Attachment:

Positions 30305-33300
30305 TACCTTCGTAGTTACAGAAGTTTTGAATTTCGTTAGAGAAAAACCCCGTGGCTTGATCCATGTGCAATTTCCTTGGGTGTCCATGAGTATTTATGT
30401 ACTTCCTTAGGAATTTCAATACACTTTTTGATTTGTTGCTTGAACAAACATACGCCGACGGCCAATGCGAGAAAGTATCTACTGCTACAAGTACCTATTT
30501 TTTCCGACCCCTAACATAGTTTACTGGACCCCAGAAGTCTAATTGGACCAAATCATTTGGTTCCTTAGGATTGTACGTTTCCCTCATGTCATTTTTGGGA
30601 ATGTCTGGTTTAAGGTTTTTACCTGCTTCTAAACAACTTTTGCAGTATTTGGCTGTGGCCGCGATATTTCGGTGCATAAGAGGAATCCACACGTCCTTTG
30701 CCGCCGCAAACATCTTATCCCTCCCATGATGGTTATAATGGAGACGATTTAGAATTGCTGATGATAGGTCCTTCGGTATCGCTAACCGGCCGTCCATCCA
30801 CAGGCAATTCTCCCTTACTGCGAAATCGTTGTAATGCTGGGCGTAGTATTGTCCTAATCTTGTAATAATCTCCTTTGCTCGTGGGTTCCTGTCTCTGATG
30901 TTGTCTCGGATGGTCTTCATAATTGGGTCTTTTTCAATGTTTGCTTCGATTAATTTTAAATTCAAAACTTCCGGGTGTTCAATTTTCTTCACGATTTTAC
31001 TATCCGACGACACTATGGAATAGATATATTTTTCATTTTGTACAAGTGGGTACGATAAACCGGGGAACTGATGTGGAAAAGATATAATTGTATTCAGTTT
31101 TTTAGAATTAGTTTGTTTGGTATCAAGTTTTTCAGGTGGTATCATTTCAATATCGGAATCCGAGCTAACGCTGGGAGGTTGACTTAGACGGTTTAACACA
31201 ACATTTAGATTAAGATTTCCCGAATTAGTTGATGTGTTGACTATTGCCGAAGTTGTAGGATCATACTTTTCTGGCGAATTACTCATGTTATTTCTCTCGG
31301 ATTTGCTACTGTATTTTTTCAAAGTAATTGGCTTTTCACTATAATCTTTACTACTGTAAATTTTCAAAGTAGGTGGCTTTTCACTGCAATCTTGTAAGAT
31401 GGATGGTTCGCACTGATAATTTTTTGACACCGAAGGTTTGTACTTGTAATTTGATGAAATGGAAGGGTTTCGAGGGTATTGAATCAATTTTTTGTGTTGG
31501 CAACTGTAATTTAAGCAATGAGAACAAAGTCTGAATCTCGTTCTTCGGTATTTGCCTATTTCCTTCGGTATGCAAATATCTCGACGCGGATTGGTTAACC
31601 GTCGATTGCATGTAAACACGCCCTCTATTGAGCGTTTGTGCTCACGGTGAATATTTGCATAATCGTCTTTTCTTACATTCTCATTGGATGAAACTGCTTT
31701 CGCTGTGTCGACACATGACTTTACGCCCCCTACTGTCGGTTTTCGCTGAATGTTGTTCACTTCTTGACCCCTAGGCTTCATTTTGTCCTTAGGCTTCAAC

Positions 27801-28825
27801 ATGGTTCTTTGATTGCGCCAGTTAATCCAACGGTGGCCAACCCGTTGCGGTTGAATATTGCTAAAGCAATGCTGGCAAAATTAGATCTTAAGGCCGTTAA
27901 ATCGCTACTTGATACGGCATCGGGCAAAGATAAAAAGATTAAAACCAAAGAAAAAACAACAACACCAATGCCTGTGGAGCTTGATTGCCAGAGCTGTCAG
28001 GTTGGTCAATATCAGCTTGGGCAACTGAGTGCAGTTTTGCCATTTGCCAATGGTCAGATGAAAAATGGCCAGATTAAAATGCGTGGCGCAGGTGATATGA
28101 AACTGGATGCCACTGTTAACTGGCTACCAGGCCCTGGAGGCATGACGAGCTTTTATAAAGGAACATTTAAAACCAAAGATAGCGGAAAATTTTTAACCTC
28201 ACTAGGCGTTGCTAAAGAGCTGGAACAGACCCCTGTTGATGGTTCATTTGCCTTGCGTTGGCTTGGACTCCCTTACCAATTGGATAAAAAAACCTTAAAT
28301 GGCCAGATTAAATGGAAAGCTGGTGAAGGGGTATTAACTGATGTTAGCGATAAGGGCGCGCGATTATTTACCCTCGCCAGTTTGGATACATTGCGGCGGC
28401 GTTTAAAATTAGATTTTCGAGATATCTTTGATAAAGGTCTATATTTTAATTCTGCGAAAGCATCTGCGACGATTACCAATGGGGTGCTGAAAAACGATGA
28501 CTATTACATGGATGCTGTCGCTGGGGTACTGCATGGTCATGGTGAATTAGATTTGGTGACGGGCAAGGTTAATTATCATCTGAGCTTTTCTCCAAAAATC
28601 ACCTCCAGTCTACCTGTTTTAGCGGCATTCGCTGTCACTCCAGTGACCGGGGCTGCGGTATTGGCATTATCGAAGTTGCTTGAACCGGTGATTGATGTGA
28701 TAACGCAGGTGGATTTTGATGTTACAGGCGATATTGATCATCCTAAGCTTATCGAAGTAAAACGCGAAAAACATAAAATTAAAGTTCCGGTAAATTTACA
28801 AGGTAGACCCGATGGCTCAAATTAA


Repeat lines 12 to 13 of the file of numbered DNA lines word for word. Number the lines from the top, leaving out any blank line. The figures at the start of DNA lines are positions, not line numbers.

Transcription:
31301 ATTTGCTACTGTATTTTTTCAAAGTAATTGGCTTTTCACTATAATCTTTACTACTGTAAATTTTCAAAGTAGGTGGCTTTTCACTGCAATCTTGTAAGAT
31401 GGATGGTTCGCACTGATAATTTTTTGACACCGAAGGTTTGTACTTGTAATTTGATGAAATGGAAGGGTTTCGAGGGTATTGAATCAATTTTTTGTGTTGG